either choice blocks the other.

Protecting the OR Inputs. As mentioned above, we must ensure that only


one input of an OR is ever able to activate, to prevent giving Vertical
extra moves. We do so with the graph shown in Figure 10.12. Vertical is
given a free input to a CHOICE gadget, whose output combines with one
of the two OR input signals in an AND gadget. Since only one CHOICE

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154 10. Two-Player Games

input 1

output

input 2

Figure 10.12. Protected OR.

output can activate, only one AND output, and thus one OR input, can
activate. Inspection of the relevant gadgets shows that Vertical has no
extra moves in this construction; for every move he can make, Horizontal
has a response. (This construction is analogous to the protected OR used
in Nondeterministic Constraint Logic (Section 5.2.3).)

Winning. We will have an AND gadget whose output may be activated only
if the White player can win the corresponding constraint-logic game. We
terminate its output wire with Vertical having the nal move. If he can
reach this output, Horizontal will have no moves left, and lose. If he cannot,
then since Horizontal has a move in reply to every Vertical move within all
of the gadgets, Vertical will eventually run out of moves, and lose.
Theorem 10.3. Cross Purposes is PSPACE-complete.

Proof: Reduction from Bounded 2CL. Given a planar constraint graph


made of AND, OR, FANOUT, CHOICE, and VARIABLE vertices, we construct
a corresponding Cross Purposes position, as described above. The reduc-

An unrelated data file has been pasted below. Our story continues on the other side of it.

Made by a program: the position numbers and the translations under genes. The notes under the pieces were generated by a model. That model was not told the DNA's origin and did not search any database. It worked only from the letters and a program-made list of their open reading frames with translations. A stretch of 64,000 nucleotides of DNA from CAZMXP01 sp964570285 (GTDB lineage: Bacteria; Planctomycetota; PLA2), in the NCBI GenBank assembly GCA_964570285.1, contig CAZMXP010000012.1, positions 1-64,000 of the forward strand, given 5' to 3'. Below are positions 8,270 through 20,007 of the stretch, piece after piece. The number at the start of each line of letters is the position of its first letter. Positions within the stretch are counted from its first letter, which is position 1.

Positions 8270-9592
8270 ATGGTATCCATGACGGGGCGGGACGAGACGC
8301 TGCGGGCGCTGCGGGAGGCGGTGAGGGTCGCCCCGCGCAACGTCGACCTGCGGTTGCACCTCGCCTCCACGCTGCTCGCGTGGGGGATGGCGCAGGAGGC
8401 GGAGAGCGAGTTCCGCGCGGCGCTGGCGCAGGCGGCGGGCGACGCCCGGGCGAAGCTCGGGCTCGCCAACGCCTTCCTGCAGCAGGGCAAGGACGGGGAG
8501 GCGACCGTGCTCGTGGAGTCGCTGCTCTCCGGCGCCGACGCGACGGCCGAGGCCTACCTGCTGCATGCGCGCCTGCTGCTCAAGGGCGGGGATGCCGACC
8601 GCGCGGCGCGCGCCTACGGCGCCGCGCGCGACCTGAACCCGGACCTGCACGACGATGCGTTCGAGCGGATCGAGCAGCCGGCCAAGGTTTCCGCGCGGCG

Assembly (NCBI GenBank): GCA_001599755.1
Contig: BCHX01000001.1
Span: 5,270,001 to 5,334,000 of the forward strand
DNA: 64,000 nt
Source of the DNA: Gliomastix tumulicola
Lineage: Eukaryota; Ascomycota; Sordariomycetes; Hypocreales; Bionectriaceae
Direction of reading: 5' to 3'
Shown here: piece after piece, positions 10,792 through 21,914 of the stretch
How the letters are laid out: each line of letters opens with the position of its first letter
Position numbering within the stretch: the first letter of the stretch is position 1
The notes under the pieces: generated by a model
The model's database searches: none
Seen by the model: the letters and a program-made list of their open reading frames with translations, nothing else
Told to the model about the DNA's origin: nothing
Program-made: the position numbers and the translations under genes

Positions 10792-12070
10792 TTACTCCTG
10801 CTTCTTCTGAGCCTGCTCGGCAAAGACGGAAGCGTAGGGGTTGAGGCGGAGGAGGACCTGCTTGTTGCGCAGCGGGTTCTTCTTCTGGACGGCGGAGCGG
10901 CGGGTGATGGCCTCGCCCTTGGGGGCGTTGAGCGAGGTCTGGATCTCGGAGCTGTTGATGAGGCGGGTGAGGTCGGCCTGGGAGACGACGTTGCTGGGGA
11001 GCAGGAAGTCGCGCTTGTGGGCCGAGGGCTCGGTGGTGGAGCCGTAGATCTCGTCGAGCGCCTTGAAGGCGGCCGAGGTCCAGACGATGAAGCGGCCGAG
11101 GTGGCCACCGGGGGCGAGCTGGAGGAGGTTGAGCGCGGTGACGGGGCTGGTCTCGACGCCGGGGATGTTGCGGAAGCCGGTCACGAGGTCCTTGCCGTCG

tion is clearly polynomial. Vertical may activate a particular AND output,
and thus gain the last move, just when he can win the constraint-logic
game.
Therefore, Cross Purposes is PSPACE-hard. As with Amazons and
Konane, Cross Purposes is clearly also in PSPACE, and therefore PSPACE-
complete. 

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11

Perspectives on Part II

In Part II we have shown very many games and puzzles hard. Some of the
proofs were dicult, especially as the proof technique was being developed,
but some were very easy, once the proof technique was in place. For exam-
ple, it took about half an hour to show Konane PSPACE-complete. Yet,
in spite of a fair amount of study by combinatorial game theorists, and an
important cultural history, no prior complexity results about Konane were
known.
It is this kind of result that demonstrates the utility of constraint logic.
A very large part of the work of reductions has already been done, and
often one can simply select the kind of constraint logic appropriate for the
problem at hand, and the gadgets will almost make themselves.
Most individual game complexity results are not particularly important.
There are no game results in this book that are surprising, except for the
undecidable version of constraint logic, and that is an abstract game. But
taken as a whole, they demonstrate that the essential nature of games is
captured eectively by the notion of constraint logic. Furthermore, they
lend credence to the idea that an interesting game is almost always as hard